NH: Yes, the soundtrack is part of Ruby’s character, part of her DNA. She sees love and lessons in the tunes she listens too, and this is a key part of her relationship with Sonny. She reels him in with composers and lyrics, she inspires him to learn and excel, and she moves him around the world with ease, something he knows nothing about until he reads her diaries. There are lyrics dotted all over the book,
LJN: This is a jazz site… you promote jazz… is there jazz in the book?
NH: Yes there is jazz interwoven in the story. There are musical references from the very start. Puccini’s Crisantemi (chrysanthemums) is played at the funeral and Sonny sees Freddie’s music room and grand piano at the wake. This is Ruby’s hook to keep him coming back, to assuage her guilt at losing Freddie. The lessons she learnt from her husband are passed on to Sonny and this is where The Old Familiar Places as a title is relevant. We all have our comforts, our go-to restorative havens and Ruby’s places become Sonny’s as surely as they became hers.
“I’ll be seeing you in all the old familiar places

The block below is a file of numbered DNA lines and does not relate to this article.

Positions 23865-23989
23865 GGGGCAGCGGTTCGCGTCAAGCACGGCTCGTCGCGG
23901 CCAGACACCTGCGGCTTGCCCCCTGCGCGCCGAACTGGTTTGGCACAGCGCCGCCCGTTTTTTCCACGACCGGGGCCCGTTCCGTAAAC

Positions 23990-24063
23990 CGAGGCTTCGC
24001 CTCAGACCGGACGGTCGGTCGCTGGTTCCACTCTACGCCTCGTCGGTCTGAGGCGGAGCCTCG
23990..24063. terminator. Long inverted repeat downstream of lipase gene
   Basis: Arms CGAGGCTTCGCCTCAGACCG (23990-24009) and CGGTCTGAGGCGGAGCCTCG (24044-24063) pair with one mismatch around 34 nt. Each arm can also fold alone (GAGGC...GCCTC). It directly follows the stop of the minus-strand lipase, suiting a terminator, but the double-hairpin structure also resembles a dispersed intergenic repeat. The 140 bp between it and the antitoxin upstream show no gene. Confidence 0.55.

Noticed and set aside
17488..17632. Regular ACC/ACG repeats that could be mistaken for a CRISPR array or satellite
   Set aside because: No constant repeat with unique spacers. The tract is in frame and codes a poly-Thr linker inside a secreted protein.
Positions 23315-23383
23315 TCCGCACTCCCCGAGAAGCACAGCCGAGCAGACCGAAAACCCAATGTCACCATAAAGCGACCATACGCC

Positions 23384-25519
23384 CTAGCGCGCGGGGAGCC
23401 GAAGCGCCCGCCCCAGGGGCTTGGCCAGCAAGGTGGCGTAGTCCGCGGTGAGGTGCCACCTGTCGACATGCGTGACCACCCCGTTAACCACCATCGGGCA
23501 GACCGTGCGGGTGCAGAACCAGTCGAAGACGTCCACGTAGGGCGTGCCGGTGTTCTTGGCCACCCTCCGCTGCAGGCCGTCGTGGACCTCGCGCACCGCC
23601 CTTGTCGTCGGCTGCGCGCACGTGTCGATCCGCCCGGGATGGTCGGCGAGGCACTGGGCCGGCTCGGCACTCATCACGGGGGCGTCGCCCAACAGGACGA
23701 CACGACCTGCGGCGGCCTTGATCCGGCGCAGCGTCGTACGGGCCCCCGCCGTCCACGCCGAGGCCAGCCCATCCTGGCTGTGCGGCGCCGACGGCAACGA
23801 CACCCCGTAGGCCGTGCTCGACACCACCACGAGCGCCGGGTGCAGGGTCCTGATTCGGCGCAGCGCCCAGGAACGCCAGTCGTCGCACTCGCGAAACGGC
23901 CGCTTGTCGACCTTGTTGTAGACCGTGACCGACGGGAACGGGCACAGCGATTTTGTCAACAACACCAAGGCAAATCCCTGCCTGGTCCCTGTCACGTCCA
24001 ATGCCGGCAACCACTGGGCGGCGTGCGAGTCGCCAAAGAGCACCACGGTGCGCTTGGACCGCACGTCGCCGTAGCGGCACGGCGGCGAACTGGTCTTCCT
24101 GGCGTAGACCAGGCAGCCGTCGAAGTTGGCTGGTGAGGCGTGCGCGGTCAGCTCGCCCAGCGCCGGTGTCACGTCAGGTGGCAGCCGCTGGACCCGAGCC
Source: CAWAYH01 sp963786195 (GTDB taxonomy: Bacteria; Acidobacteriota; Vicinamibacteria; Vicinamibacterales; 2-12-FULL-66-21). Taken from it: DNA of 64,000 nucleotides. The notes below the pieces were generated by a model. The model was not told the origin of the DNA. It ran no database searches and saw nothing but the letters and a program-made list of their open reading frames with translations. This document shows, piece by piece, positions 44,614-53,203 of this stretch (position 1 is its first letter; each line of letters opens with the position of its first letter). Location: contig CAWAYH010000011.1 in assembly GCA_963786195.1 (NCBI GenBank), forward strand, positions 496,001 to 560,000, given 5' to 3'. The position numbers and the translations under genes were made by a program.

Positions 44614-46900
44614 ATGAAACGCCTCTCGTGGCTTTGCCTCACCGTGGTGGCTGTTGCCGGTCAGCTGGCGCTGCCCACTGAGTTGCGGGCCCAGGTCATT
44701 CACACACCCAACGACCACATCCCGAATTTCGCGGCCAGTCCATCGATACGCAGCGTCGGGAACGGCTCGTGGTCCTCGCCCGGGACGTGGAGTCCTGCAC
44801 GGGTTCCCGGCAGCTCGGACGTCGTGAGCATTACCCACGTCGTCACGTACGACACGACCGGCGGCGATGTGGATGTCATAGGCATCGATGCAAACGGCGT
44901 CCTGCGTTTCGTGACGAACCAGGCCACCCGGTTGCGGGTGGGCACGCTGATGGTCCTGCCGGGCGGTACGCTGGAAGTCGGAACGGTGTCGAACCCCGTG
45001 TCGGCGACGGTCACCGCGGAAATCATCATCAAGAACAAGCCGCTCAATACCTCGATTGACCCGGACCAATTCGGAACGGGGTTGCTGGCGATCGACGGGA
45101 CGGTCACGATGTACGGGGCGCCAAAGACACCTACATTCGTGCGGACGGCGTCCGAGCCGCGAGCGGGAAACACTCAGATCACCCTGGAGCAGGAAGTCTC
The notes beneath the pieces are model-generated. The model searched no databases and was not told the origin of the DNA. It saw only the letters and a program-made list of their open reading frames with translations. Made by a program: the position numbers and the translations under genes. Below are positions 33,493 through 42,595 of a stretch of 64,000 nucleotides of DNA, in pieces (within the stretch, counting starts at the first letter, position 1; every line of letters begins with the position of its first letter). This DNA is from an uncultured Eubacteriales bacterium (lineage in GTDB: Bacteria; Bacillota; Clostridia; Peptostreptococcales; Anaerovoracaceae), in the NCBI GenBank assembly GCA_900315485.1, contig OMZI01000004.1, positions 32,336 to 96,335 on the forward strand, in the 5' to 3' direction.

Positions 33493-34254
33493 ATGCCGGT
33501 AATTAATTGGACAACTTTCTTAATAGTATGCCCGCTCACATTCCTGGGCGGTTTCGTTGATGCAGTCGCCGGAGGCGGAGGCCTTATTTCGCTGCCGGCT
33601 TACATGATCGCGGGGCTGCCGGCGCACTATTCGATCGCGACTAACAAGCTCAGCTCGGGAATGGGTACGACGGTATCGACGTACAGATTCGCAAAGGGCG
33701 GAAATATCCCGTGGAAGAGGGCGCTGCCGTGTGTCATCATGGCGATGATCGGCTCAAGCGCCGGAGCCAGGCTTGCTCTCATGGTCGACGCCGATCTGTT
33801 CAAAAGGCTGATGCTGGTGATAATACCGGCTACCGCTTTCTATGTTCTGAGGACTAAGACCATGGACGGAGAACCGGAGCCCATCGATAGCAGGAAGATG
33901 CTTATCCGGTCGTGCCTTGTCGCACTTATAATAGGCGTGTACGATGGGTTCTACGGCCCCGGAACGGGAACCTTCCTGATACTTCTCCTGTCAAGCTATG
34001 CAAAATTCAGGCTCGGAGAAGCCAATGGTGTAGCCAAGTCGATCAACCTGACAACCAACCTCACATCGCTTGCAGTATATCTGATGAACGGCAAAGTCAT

That this heart of mine embraces all day through
In that small cafe, the park across the way
The children’s carousel, the chestnut trees, the wishing well”
The song was written by Irving Kahal and Sammy Fain and when I heard it, that phrase just fell into place as the title. You can expect more snippets from all sorts of song writers throughout the story.
LJN: You as a reader – what have been your favourite most inspirational novels… when you were a teenager?
NH: I loved English Lit at school, so Great Expectations was my first big coming-of-age story as Pip moved from a young boy to grown man, battling demons along the way but always maintaining a romantic idealism. The characters drawn on the page seep into our imagination.
LJN: And more recently?
NH: I am a real holiday reader, so a complete mixture of quick reads and challenging novels. Over the last few years I have read The Kite Runner, Cloud Atlas, One Day, Starter for Ten, For Whom The Bell Tolls, After The Last Dance, I Capture the Castle, The Slap, Love in the Time of Cholera and many, many more.